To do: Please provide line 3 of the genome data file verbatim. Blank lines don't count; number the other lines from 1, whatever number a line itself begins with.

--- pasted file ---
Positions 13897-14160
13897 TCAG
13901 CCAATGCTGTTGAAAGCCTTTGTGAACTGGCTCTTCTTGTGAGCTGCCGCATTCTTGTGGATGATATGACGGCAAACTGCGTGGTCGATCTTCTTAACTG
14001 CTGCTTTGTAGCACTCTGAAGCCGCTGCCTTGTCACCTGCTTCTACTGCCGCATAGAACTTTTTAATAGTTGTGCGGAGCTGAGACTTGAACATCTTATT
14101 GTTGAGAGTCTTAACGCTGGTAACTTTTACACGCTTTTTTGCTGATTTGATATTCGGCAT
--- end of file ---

13901 CCAATGCTGTTGAAAGCCTTTGTGAACTGGCTCTTCTTGTGAGCTGCCGCATTCTTGTGGATGATATGACGGCAAACTGCGTGGTCGATCTTCTTAACTG